“That’s why we often talk about belly breathing, or diaphragmatic breathing,” says Dr. Potter. This is essentially breathing slowly and deeply by really using your diaphragm. (Tucked underneath your lungs, this is the main muscle involved in breathing.) By slowing down how quickly you’re breathing, you have more of a chance to get the oxygen you need, Dr. Potter explains. You also engage your parasympathetic nervous system, which helps you feel calm after a threat has passed.
- You’re constantly exhausted.
A persistent feeling of fatigue is a common sign of anxiety, according to the NIMH. The reason why is two-fold. For starters, that anxiety-activated uptick in stress hormones can keep you revved up on high alert, which can be seriously draining, says Dr. Potter. But there’s an additional complicating factor: Sleep and anxiety have a complicated relationship, which brings us to another typical physical side effect of anxiety…
- You can’t fall asleep, stay asleep, are restless during the night, or wake up feeling drained.
A person with anxiety might have a tough time falling asleep, staying asleep, or might have restless and unsatisfying sleep, according to the NIMH. Elevated levels of hormones like cortisol and adrenaline make it hard to get a good night’s sleep, since your buzzing body may not be able to relax enough to rest. The racing thoughts that can come with anxiety are no recipe for great sleep, either.
It’s not just that anxiety contributes to sleep problems. Sleep issues such as insomnia can make you more prone to anxiety, too, the Mayo Clinic explains.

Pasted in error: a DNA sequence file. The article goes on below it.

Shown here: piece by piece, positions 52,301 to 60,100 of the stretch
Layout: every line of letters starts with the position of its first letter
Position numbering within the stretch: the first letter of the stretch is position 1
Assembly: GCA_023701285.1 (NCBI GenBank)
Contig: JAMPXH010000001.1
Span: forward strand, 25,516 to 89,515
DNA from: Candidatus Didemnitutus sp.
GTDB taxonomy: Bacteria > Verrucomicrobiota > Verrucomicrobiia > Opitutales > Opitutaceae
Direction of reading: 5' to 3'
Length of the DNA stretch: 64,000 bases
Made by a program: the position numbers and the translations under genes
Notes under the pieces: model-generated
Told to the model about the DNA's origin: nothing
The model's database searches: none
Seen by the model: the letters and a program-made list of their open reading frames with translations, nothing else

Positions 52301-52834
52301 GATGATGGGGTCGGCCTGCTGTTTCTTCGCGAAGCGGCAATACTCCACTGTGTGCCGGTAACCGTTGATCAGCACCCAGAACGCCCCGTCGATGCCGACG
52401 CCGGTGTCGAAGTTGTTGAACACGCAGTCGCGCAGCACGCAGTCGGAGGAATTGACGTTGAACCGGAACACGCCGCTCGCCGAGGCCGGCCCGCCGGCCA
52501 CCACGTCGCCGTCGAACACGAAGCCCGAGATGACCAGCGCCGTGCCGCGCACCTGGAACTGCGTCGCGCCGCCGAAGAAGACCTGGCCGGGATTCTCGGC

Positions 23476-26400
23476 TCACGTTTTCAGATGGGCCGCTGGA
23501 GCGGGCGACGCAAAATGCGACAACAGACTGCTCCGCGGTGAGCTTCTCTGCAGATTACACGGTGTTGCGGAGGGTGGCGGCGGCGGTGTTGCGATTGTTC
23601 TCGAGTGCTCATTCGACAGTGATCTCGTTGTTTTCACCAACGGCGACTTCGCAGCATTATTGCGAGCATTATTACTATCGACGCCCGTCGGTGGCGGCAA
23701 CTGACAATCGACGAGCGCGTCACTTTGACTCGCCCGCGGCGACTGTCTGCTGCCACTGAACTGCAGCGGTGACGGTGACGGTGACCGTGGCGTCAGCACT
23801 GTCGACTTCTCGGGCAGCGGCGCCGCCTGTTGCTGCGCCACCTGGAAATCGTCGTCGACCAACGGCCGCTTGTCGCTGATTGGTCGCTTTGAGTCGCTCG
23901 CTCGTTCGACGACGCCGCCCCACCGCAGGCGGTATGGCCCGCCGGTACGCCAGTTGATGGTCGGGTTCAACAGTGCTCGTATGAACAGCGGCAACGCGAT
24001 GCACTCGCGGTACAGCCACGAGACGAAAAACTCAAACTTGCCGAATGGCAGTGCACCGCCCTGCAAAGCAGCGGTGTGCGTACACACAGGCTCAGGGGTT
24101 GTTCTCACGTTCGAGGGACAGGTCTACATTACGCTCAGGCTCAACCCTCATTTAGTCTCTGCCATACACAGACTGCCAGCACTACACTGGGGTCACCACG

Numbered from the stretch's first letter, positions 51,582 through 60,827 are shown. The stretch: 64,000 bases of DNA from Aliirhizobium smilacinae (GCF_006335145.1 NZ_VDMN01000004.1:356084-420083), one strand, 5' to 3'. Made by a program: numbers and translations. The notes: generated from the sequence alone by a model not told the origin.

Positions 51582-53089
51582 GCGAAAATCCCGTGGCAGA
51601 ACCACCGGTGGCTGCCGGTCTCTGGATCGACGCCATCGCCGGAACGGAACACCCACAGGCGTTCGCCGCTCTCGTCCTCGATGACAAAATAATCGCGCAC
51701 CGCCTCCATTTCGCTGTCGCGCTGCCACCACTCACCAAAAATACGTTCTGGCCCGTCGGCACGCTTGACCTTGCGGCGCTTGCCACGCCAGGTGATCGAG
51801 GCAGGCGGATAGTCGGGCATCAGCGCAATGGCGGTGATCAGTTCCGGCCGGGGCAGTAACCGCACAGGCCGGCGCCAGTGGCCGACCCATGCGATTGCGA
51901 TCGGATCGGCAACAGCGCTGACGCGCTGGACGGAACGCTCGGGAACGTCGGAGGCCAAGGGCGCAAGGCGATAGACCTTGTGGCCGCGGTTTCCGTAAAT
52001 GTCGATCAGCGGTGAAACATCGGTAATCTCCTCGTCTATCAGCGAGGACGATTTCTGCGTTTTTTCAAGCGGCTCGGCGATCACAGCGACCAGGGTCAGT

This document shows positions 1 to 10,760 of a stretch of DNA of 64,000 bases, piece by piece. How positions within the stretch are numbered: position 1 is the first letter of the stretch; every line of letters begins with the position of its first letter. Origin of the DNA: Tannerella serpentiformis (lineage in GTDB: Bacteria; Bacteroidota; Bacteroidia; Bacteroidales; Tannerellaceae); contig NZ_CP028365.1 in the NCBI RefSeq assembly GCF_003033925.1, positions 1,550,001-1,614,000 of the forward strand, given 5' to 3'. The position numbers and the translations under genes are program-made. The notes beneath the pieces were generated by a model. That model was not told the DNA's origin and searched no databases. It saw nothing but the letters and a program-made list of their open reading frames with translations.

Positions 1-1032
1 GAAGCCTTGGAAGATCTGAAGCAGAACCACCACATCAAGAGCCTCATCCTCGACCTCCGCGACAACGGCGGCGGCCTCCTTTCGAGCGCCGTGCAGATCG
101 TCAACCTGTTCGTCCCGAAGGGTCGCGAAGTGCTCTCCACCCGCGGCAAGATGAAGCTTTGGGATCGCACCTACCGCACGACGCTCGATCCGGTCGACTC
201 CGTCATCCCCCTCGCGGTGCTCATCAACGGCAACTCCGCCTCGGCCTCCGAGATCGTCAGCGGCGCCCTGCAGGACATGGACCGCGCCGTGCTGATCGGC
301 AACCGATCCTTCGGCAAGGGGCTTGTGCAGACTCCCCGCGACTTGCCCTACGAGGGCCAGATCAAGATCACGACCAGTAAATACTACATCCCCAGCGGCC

- Your muscles ache.
Your muscles tense up as part of your stress response. Holding parts of your body so rigidly for prolonged periods can lead to pain, says Dr. Potter, who notes that many people with anxiety report feeling tight in their necks, backs, or shoulders. You might also feel muscle tension all the way up into your head, leading to headaches, says Dr. Potter.
- Your stomach is all sorts of messed up.
A lot of this may boil down to what experts call the gut-brain axis, which is a communication system between your brain and the enteric nervous system that governs your digestion. This connection is why stress can so easily mess with your poop. There’s also the fact that anxiety-induced lifestyle choices like eating foods that don’t agree with you or not exercising can affect your digestion as well.
- Your palms are dripping sweat.
When your sympathetic nervous system gets activated, it can influence the sweat glands basically all over your body. You have two kinds, according to the Mayo Clinic: eccrine, which cover most of your skin, and apocrine, which are only on body parts that have a lot of hair follicles. Both types of sweat glands can cause anxiety-induced perspiration, but it’s the milky fluid from your apocrine glands in particular that may make it smell bad.